|"X" marks Egginton Junction Bridge|
It was possible to ride almost all the way on R54 from Mickleover to Egginton, but the Greenway was still flooded between Five Mile Gate and Egginton Junction Bridge (see right). this area being prone to flooding even with more normal levels of rainfall.
Surprisingly, few of the adjacent fields were flooded, although they no doubt they would have been at the height of the storm.
Etwall Brook flows through some of these fields, that carrying water into the River Dove near Egginton, and hence to the confluence with the River Trent at Newton Solney.
There is serious damage to the path surface about 1/2 mile West of Mickleover Station, the top surface having been washed away to expose the limestone ballast below. This stretch was surfaced with yellow Breedon self-setting gravel, instead of the Toptrek surface used elsewhere. It's finer structure allowed it to be carried away as the flood waters ran westwards down the 1 in 100 slope.
Some of the houses alongside, being below the level of the path, were flooded, several to a depth of 8 inches.
There are some other places on The Mickleover Greenway with similar but relatively minor damage. All will need extensive repairs.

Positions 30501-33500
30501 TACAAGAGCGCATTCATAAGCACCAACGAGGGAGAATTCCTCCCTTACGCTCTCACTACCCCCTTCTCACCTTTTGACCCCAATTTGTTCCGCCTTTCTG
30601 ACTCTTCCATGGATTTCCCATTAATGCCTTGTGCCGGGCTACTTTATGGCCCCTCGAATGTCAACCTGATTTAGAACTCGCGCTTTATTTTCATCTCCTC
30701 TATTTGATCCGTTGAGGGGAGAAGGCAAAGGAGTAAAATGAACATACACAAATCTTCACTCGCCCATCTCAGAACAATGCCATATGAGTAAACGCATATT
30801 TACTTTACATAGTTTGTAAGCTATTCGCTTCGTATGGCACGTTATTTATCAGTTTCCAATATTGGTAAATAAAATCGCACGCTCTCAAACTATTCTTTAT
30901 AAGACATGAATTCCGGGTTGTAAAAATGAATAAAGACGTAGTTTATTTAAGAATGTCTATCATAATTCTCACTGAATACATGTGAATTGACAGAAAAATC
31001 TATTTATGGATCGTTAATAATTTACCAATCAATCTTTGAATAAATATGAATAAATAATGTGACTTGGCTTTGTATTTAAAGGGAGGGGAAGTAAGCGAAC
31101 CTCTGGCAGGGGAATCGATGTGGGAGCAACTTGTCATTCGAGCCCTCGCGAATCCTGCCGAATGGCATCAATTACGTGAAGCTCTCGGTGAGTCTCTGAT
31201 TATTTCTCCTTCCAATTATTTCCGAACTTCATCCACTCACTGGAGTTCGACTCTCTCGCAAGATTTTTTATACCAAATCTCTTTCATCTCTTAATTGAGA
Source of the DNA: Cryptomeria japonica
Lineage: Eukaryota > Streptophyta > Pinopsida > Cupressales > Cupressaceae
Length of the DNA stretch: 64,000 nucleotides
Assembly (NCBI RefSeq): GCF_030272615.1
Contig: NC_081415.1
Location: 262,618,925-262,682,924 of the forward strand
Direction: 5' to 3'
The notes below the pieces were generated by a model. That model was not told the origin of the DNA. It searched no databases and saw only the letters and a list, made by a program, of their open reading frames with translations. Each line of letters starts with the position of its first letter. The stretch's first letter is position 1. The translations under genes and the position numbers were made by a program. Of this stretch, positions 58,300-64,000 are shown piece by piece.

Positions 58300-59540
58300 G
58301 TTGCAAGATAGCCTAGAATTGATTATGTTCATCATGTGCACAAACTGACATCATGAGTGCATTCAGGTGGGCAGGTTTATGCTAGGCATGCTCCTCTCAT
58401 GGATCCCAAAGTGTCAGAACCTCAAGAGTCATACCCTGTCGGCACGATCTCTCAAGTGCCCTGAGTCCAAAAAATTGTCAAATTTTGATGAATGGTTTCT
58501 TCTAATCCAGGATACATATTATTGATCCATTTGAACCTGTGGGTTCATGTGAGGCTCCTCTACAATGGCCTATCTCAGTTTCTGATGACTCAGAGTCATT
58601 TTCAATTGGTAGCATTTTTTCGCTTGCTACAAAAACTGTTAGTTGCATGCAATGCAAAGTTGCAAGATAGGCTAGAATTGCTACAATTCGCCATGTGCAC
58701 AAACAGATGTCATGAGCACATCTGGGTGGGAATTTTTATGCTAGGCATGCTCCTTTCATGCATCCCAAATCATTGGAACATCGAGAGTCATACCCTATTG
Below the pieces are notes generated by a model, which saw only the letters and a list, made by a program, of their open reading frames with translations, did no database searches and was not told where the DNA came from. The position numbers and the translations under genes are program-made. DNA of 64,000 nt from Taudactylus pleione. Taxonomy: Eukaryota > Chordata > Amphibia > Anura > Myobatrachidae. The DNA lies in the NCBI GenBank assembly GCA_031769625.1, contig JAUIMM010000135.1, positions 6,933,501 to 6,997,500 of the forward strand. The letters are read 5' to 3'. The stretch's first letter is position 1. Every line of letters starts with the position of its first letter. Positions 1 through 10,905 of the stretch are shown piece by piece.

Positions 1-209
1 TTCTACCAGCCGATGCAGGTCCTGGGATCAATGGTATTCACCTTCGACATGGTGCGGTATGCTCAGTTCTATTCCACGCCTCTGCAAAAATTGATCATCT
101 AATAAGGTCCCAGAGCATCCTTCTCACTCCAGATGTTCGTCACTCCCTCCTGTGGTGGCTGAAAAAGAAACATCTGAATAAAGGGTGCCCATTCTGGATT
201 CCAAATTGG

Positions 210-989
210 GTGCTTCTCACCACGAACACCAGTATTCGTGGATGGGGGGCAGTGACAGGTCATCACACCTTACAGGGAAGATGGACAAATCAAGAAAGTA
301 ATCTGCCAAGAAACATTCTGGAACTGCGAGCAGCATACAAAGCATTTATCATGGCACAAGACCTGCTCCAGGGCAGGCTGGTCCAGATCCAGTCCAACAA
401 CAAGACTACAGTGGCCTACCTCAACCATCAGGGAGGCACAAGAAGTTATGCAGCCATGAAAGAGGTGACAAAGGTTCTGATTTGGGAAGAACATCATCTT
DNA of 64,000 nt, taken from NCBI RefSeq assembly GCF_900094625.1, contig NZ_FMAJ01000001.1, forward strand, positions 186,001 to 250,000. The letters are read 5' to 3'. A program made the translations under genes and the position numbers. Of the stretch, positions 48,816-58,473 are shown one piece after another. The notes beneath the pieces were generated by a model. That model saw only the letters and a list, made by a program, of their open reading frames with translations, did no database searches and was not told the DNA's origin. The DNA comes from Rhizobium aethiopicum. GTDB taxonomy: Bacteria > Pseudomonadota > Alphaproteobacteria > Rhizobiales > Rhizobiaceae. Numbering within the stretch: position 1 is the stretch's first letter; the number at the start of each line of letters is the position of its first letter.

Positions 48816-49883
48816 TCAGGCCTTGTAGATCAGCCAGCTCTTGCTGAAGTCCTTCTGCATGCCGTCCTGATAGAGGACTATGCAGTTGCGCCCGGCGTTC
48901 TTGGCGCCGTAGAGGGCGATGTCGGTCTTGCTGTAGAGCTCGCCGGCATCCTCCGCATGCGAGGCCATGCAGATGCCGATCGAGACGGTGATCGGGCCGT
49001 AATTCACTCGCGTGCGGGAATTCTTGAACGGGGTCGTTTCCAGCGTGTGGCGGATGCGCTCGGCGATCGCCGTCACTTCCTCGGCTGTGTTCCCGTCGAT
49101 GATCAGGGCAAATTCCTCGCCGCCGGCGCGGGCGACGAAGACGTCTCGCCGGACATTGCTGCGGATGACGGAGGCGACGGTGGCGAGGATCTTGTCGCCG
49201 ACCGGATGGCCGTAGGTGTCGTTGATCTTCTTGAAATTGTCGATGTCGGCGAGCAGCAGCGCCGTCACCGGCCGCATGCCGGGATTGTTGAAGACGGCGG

Better news on Route 672 at Breadsall , where there is little evidence of damage, in spite of houses being flooded in Breadsall village. The hilly nature of the surrounding countryside means that rainwater is quickly dispersed in the direction of the River Derwent on the other side of the A61 trunk road.
The remains of the vandalised seat have been removed by persons unknown, so no chance of repairing it for use elsewhere.
NCN Route 6 in the City Centre was not seriously affected and the level of the River Derwent was high, but well within it's banks. The new boardwalk under Causey Bridge, installed just a few months ago, was submerged however.
An interesting spectacle at the weir below Exeter Bridge where a large collection of flotsam, including about a dozen plastic footballs and some large tree trunks, were being held in perpetual motion by the stopper wave. See video.
The short lighthouse shaped tower in the opening shot, is the new hydro-electric power station, currently under construction, which will supply electricity to the re-furbished Council House.
I was told by a bystander that just before I arrived, a dead cow, with feet pointing skywards, had floated past.